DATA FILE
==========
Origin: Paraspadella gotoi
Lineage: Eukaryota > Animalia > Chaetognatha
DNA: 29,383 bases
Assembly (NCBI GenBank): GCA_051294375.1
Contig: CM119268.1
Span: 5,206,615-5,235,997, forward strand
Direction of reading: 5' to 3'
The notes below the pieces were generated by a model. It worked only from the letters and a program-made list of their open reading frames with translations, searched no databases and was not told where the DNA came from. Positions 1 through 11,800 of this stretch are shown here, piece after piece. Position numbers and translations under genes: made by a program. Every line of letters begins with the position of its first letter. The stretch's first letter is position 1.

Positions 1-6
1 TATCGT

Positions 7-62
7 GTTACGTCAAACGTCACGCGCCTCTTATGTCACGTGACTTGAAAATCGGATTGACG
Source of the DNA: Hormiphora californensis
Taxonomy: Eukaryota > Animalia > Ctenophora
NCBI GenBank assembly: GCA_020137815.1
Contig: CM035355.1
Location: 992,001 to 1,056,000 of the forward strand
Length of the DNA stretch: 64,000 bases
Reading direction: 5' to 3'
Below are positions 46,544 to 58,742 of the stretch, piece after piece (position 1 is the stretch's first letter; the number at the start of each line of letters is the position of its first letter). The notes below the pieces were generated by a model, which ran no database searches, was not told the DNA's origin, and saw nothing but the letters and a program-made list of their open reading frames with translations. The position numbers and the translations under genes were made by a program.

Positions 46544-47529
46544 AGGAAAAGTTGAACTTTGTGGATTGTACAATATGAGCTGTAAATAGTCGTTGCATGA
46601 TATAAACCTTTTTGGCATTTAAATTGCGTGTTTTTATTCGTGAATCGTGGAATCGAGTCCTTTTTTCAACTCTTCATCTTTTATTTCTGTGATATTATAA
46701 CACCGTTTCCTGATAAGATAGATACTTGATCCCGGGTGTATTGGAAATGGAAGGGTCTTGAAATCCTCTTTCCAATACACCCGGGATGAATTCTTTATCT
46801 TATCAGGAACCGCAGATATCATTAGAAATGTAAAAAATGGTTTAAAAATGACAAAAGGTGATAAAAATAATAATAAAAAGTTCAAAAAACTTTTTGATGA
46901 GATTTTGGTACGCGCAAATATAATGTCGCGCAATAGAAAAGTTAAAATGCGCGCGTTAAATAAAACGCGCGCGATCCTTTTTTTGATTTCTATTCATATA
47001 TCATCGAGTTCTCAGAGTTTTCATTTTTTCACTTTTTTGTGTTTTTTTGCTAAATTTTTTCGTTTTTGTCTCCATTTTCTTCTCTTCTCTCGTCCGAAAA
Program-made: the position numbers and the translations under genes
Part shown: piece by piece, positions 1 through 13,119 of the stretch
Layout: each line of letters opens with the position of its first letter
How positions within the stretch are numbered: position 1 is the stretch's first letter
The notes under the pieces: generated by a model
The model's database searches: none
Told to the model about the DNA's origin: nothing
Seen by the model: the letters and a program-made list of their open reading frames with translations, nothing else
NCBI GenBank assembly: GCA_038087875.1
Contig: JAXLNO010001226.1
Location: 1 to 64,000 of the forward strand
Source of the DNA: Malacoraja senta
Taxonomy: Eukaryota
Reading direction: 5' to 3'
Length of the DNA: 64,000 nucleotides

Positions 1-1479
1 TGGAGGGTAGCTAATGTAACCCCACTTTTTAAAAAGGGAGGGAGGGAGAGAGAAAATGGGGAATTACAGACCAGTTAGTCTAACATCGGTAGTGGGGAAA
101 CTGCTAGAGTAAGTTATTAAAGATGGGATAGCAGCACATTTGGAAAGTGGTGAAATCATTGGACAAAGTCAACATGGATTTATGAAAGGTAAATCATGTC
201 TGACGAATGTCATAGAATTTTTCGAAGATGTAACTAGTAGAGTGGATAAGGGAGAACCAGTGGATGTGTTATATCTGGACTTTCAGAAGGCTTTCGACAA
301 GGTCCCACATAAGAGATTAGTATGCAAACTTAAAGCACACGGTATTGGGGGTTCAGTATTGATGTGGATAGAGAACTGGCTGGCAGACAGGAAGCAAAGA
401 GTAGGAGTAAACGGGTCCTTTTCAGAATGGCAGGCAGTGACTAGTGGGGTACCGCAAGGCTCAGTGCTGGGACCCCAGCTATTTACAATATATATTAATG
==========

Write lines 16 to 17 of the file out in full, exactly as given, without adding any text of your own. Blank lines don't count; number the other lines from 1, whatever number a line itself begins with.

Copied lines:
Contig: CM035355.1
Location: 992,001 to 1,056,000 of the forward strand